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NASHUA – The city took another step Tuesday toward pushing drug and alcohol treatment centers out of downtown and into commercial and industrial areas along the highway corridors.
The Board of Aldermen by voice vote passed an ordinance that would restrict the location of “drug replacement therapy facilities” – specifically, methadone clinics, Mayor Donnalee Lozeau admitted – to only along portions of the F.E. Everett Turnpike, Amherst Street and other busy roadways far removed from downtown.
The ordinance was endorsed by the aldermen’s Planning and Economic Development Committee and by the city Planning Board. Besides restricting the location, the legislation sets standards for the hours of operation, outdoor advertising and the type of services provided. It also requires any new or expanded facility to obtain permits from the Planning Board.
When the ordinance first came before the Board of Aldermen in December, Lozeau admitted she rushed the bill to skirt the 120-day rule.
Once legislation is proposed, the 120-day rule prevents an individual or developer from submitting a proposal to skirt the new requirements. This gives the city a three-month window to approve the legislation.
In this case, Lozeau said she was approached by a group that wanted to establish a methadone clinic in a vacant storefront on Main Street, a proposal she opposes. Lozeau, the chief sponsor of the bill, said a treatment center would be incompatible with the city’s downtown. She has also argued that downtown treatment centers are inconsistent with the Master Plan for the city, adding that the city Planning Board voted unanimously to recommend the proposed ordinance.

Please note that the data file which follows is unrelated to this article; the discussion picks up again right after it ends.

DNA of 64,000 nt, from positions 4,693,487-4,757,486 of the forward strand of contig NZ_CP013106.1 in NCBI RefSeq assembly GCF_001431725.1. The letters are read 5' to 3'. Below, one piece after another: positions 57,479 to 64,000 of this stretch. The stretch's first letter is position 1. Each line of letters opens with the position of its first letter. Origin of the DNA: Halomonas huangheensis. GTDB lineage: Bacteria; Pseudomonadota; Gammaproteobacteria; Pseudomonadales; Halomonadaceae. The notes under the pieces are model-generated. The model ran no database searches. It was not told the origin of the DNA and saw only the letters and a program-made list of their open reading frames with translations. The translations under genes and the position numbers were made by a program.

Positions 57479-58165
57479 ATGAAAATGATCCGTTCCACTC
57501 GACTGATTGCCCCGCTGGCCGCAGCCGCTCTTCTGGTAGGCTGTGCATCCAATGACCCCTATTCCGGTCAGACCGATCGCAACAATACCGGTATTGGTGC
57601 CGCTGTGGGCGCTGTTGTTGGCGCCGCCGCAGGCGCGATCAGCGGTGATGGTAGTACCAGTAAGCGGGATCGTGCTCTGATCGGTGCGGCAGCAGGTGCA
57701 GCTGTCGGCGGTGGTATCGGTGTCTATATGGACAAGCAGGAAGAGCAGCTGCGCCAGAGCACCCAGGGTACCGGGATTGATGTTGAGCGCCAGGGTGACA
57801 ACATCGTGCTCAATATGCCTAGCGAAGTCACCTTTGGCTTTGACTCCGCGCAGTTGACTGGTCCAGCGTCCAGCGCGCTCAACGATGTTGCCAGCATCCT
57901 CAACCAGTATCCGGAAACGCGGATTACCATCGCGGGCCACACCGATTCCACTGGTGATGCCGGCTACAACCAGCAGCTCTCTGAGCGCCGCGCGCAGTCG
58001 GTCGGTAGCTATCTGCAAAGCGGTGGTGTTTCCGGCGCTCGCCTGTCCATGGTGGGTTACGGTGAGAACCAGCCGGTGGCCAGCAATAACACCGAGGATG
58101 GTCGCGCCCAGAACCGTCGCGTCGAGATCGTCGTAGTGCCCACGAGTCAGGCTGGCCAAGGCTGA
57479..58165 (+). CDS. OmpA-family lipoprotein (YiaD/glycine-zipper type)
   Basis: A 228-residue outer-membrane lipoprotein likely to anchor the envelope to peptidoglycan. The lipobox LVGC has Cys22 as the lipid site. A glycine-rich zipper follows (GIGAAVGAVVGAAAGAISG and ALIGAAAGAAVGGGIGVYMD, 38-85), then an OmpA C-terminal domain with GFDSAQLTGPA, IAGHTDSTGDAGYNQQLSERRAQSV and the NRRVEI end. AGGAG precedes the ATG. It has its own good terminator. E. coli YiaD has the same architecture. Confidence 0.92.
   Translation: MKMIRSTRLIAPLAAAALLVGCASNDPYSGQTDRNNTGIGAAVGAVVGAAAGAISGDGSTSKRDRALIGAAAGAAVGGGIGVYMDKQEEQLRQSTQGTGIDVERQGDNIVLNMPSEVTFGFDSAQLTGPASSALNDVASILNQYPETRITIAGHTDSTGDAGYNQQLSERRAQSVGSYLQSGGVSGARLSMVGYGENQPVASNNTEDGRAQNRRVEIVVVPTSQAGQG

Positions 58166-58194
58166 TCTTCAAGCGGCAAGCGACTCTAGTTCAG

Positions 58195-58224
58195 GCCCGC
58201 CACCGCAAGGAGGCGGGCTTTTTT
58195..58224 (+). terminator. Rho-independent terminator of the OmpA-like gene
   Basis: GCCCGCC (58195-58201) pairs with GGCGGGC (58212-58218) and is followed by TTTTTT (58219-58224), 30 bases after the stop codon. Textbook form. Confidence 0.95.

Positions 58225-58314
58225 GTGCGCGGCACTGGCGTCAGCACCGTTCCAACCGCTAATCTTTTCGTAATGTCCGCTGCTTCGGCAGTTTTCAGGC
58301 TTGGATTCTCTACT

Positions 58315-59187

However, speakers at an earlier public hearing said the proposed legislation, which would allow treatment centers only along portions of busy roadways far removed from downtown, would marginalize people needing treatment for addiction. Some speakers said it would adversely affect existing treatment locations, including the city’s two hospitals, and would lead to a disjointed approach by various agencies to treat addiction.
In particular, the legislation could hurt the efforts of Keystone Hall to find a new facility, some speakers said.
Keystone Hall, which has treated thousands of people for addiction in its 20-year tenure, is in a Pine Street Extension building in poor condition, officials of Harbor Homes Inc., a sister agency, have said.
Harbor Homes is currently negotiating to buy a building at 615 Amherst St. for Keystone Hall’s new location, said Peter Kelleher, president and chief executive officer of Harbor Homes, after the hearing.
The ordinance passed Tuesday with no discussion, except for Alderman-at-Large Mark Cookson asking Lozeau what type of drug replacement therapy facility prompted the measure.
Of the 15 aldermen present, only two appeared to oppose the ordinance in the voice vote.
Patrick Meighan can be reached at 594-6518 or email@example.com.